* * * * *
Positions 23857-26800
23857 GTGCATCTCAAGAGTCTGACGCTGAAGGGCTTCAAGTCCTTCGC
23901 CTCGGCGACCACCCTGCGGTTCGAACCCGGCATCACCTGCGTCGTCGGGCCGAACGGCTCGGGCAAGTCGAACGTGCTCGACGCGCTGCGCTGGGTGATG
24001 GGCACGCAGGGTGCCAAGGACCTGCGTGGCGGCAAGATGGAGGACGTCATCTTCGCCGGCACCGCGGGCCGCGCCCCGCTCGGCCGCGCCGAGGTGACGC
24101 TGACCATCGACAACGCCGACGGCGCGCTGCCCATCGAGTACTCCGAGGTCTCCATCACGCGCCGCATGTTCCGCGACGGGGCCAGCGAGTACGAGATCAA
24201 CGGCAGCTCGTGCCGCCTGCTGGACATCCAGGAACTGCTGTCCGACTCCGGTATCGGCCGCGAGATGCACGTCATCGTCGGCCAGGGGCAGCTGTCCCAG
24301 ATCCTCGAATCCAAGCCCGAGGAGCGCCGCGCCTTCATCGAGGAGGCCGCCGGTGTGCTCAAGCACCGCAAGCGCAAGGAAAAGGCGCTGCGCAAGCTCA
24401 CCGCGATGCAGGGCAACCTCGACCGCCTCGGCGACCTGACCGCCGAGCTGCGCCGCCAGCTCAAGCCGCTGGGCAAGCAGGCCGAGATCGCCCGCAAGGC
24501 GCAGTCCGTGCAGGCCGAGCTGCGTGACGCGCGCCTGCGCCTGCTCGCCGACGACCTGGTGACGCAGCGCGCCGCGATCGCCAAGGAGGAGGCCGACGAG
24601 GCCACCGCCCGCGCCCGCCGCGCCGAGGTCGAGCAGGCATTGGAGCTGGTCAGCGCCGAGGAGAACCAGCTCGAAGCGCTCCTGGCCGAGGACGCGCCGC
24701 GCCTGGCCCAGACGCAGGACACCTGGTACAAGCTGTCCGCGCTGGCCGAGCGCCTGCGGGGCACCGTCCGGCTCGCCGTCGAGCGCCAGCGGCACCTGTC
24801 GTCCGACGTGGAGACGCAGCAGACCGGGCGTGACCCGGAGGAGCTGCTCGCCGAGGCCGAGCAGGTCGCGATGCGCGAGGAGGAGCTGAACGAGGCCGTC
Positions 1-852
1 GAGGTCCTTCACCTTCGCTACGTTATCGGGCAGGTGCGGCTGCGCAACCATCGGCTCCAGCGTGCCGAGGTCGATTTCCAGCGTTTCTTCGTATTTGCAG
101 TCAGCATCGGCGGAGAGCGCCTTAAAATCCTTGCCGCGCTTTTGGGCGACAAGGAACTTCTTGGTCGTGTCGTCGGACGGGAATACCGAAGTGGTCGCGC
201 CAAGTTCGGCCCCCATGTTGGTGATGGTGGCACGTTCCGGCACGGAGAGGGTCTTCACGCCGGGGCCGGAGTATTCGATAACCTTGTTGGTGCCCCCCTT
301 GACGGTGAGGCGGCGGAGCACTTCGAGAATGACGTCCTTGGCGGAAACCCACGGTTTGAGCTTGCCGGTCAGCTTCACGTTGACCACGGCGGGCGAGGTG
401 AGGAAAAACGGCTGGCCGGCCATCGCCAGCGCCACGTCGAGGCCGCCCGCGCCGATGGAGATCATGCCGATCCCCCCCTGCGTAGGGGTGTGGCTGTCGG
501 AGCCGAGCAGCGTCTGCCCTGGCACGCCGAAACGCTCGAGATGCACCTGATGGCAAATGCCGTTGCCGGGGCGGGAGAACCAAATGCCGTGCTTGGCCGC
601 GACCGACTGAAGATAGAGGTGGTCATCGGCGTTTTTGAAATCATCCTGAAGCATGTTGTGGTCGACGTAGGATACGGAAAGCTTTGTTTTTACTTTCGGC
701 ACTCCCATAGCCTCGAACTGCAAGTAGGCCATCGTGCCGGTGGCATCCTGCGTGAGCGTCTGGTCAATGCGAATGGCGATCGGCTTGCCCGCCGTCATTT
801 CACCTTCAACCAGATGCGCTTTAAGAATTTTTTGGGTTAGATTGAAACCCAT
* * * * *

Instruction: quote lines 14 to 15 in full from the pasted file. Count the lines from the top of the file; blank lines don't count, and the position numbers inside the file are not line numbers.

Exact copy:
1 GAGGTCCTTCACCTTCGCTACGTTATCGGGCAGGTGCGGCTGCGCAACCATCGGCTCCAGCGTGCCGAGGTCGATTTCCAGCGTTTCTTCGTATTTGCAG
101 TCAGCATCGGCGGAGAGCGCCTTAAAATCCTTGCCGCGCTTTTGGGCGACAAGGAACTTCTTGGTCGTGTCGTCGGACGGGAATACCGAAGTGGTCGCGC